women in mines
votes for women
|Look at the opening of the Great Exhibition. Did you
notice anything unusual? How many women did you spot in the crowd? There
was the Queen of course and the other members of the royal family, the
Princesses Victoria, Alice and Helena and their ladies-in-waiting were
all there. But are there any other women? There are some women looking
down from the back of the balcony. But why were they tucked away like
this? It looks as though they were less important than men. So what
was women's status in 1851?
In many different ways women were regarded as second class, even though Queen Victoria had been on the throne for fourteen years and few people would have dared to argue with her.
No women could vote, and this would not change until 1918. There were no important female political figures, apart from the Queen herself and almost all the major reforms during the nineteenth century were carried out by men. Queen Victoria was also a determined opponent of 'votes for women', which she described a 'mad, wicked folly'.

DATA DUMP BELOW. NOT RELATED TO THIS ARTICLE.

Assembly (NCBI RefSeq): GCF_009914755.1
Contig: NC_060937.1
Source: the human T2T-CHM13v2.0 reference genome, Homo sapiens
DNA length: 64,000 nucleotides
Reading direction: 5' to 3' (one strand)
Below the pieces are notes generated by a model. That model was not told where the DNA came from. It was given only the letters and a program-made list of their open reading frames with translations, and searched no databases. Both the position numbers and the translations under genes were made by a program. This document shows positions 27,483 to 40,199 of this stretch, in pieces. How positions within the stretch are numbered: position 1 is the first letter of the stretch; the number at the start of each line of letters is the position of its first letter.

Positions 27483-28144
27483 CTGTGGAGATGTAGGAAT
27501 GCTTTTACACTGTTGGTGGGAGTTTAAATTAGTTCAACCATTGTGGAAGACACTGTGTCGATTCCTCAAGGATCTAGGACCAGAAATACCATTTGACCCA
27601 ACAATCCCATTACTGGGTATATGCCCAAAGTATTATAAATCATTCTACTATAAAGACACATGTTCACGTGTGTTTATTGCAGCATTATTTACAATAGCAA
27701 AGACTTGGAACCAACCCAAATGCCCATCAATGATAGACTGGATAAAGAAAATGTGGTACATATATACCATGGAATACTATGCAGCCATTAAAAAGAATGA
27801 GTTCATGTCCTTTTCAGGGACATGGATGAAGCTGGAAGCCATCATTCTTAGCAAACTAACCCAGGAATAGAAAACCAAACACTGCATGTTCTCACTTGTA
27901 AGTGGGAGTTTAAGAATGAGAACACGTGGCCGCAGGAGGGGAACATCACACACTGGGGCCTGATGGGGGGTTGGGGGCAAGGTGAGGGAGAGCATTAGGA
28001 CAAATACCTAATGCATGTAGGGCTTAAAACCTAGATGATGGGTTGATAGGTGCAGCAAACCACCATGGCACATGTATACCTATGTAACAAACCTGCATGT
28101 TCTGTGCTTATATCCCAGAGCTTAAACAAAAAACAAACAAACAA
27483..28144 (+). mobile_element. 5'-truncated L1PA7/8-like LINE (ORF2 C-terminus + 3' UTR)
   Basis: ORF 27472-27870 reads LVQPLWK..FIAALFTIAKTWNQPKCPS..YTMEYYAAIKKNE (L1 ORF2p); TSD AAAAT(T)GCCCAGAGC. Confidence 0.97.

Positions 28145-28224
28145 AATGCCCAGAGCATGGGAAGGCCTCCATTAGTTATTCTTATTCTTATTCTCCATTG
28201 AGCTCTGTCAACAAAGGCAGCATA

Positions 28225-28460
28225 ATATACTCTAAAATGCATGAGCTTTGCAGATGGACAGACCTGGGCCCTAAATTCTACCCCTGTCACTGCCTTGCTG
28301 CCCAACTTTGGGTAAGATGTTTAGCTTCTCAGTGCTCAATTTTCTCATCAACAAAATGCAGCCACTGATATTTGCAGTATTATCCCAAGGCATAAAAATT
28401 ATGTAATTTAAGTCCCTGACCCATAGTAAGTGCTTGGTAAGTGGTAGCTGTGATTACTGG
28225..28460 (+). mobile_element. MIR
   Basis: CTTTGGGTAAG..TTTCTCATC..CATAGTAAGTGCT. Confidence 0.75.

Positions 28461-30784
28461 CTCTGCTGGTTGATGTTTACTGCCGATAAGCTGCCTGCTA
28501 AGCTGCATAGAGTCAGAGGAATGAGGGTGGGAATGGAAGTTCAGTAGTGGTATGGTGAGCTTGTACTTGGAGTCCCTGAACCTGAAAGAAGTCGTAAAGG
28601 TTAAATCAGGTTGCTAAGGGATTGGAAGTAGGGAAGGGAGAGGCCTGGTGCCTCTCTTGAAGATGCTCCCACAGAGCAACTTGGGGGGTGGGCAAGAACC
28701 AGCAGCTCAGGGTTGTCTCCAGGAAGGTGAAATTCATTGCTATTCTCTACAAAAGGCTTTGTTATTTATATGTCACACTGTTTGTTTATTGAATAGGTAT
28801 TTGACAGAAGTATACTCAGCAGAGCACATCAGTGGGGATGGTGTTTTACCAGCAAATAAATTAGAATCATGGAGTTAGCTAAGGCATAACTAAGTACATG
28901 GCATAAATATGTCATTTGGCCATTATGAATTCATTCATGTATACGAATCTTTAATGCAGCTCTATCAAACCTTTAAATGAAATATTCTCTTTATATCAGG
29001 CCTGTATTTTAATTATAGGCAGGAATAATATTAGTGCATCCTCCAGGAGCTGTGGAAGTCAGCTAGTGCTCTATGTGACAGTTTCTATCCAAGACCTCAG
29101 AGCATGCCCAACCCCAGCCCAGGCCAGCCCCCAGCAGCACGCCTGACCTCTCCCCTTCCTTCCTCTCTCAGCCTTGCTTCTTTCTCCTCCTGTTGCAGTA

At work, women had few opportunities. Work in textile factories was one of the few that women had, the other main one was domestic service, which became even more important in the second half of the nineteenth century.
Women's legal rights were also restricted. In 1851 a woman could not even be the legal guardian of her own children and could not retain her own property after marriage. This led to unscrupulous men trying to run away with rich heiresses and take their fortunes.
Middle class women usually did not work. Their role in the family was to supervise the household and support their husbands. The great majority of women seem to have accepted this role.
But, despite all of these disadvantages, there were signs that women were beginning to demand and achieve some forms of equality. Many of the leading novelists of the first half of the nineteenth century were women. In the field of medicine, Florence Nightingale, Elizabeth Blackwell and Elizabeth Garrett Anderson all made important breakthroughs. In the second half of the century women began to demand the vote and the leaders of the suffrage movements were all female. The first leader was Lydia Becker, but the most famous was Emmeline Pankhurst.
children in mines
Men & women's